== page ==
Lab rat diets contaminated: chemical and GMO safety tests invalid
A new French study has shown that feeds commonly used as standard diets in safety tests performed on rats, are contaminated with hazardous substances and often also with genetically modified organisms (GMOs). This may help to explain the common problem hindering safety tests that the rats used often develop health problems even without being exposed to the tested substances. Chemicals and GMOs subjected to such safety tests are often authorised despite this problem. The new findings raise doubts about the validity of these safety tests, and consequently about the safety of the products tested, including a range of chemicals and GMOs.
The research group of Gilles-Eric Séralini of the University of Caen, supported by the CRIIGEN association, found that 13 commonly used lab rat diets from five continents were all contaminated with pesticides (1-6 out of 262 measured), heavy metals (2-3 out of 4), polychlorinated dibenzo-p-dioxins and dibenzofurans (PCDD/Fs, 1-13 out of 17) and polychlorinated biphenyls (PCBs, 5-15 out of 18). Chronic consumption of these diets, considering all contaminants together, has a very high hazard index, meaning that these standard diets are likely to cause serious diseases and disrupt the hormonal and nervous system of the animals.
Moreover, genetically modified organisms (GMOs) that have been authorised in the EU were found in 11 out of these 13 diets. Mainly GM soy and maize varieties were found, at levels from 0.3 to 48% of the diets.
The study was carried out to investigate the high background rate of health problems commonly found in lab rats. For instance, many spontaneously develop tumours or have kidney problems. This is often considered an unavoidable fact and sometimes thought to have a genetic cause. The new study suggests, however, that this may be a dietary problem rather than a genetic one. DuPont, for instance, tested a GM Roundup-tolerant oilseed rape and found it to be safe when compared to their control diet. However, the new study found that the control diet used by DuPont contained significant amounts of GMOs, including 18% of Roundup-tolerant maize, and Roundup residues at levels known to cause toxic effects. This largely invalidates the conclusion of the DuPont study that the oilseed rape is safe, as the proper GM-free diet for comparison is missing.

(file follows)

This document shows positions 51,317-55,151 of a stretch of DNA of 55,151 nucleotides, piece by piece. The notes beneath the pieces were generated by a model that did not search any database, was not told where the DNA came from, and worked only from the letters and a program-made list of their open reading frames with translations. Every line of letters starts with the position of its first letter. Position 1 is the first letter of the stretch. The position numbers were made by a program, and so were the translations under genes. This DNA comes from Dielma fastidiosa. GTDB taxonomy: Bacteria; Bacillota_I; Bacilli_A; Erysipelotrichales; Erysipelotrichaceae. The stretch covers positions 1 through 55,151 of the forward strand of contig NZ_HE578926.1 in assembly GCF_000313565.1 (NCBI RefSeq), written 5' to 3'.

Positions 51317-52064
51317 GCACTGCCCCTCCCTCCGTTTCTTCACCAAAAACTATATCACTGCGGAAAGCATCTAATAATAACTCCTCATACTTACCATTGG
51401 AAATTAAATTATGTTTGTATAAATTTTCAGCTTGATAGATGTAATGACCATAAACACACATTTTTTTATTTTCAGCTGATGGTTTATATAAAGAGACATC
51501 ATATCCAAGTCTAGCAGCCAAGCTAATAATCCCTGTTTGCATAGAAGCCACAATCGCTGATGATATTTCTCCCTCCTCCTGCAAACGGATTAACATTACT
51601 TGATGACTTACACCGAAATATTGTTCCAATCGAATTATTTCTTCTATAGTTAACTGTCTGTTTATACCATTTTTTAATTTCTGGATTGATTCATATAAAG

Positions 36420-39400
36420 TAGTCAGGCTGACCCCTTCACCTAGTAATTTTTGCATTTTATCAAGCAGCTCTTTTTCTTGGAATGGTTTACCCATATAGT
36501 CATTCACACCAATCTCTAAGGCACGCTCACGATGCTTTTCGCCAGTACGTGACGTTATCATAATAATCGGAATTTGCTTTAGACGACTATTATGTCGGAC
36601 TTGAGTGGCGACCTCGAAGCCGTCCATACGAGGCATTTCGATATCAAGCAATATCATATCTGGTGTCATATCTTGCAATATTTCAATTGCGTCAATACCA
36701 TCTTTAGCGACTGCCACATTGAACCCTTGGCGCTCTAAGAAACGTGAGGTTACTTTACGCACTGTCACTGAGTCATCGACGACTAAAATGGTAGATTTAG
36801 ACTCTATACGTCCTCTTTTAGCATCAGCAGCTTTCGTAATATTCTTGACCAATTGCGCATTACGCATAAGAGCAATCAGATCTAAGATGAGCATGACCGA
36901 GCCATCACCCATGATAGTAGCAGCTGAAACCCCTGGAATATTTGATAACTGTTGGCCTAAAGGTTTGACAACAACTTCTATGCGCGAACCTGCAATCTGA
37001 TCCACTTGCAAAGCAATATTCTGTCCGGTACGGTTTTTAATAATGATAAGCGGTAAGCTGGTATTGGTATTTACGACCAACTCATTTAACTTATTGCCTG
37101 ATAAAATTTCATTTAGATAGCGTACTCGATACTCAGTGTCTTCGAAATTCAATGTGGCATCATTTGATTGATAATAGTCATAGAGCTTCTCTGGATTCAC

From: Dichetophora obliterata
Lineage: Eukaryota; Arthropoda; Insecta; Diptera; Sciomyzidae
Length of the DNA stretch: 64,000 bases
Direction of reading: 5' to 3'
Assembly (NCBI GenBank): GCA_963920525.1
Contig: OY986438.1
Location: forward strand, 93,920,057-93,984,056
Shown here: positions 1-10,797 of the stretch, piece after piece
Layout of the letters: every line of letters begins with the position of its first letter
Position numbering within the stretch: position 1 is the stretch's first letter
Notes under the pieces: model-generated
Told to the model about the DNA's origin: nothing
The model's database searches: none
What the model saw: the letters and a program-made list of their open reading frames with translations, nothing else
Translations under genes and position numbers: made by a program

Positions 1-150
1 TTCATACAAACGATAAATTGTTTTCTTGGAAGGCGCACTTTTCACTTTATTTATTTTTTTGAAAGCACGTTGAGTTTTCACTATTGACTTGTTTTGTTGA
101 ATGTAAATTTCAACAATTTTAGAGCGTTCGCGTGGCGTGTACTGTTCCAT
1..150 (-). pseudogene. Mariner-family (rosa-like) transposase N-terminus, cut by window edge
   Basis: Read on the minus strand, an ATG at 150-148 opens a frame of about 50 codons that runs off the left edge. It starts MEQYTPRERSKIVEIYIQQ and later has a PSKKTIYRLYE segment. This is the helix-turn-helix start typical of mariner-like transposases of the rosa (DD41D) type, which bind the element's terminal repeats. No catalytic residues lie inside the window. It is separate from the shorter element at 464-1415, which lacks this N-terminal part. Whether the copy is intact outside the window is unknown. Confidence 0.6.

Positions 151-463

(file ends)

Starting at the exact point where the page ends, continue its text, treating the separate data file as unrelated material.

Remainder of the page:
The French study also means that the use of so-called historical data in safety tests can produce false negative results. Historical data are the collection of all health data of lab animals that have been gathered in the past. These data are often used as external and secondary controls in new regulatory safety studies, to discuss the biological relevance of statistically significant differences observed between the exposed and the control animals within the study. If the effect found falls within the boundaries of the historical data, it is considered to have a genetic or otherwise natural origin. Thus, the effect is considered as not related to the chemical or GMO in question. The new French study reveals, however, that many pathological effects in historical data may be caused by contamination of the control diets with hazardous chemicals or GMOs. The authors therefore conclude that historical control data are unsuitable for use as secondary external controls.
In general, this increased background of harmful health effects among lab rats raised on control diets confounds the testing of substances for their toxicity or carcinogenicity. It is much more difficult to establish the effect of the exposure in face of high control effects. Therefore, the safety of many chemicals and GMOs tested this way and subsequently authorised, is now shrouded in great uncertainty. On the basis of this new research, scientist and ENSSER member Professor Thomas Bøhn (GenØk – Centre for biosafety, Tromsø, Norway) suggests: “All tests for chemical and GMO safety should now include analysis of the standard control diets for contaminants if they are to be judged as valid and legitimate”.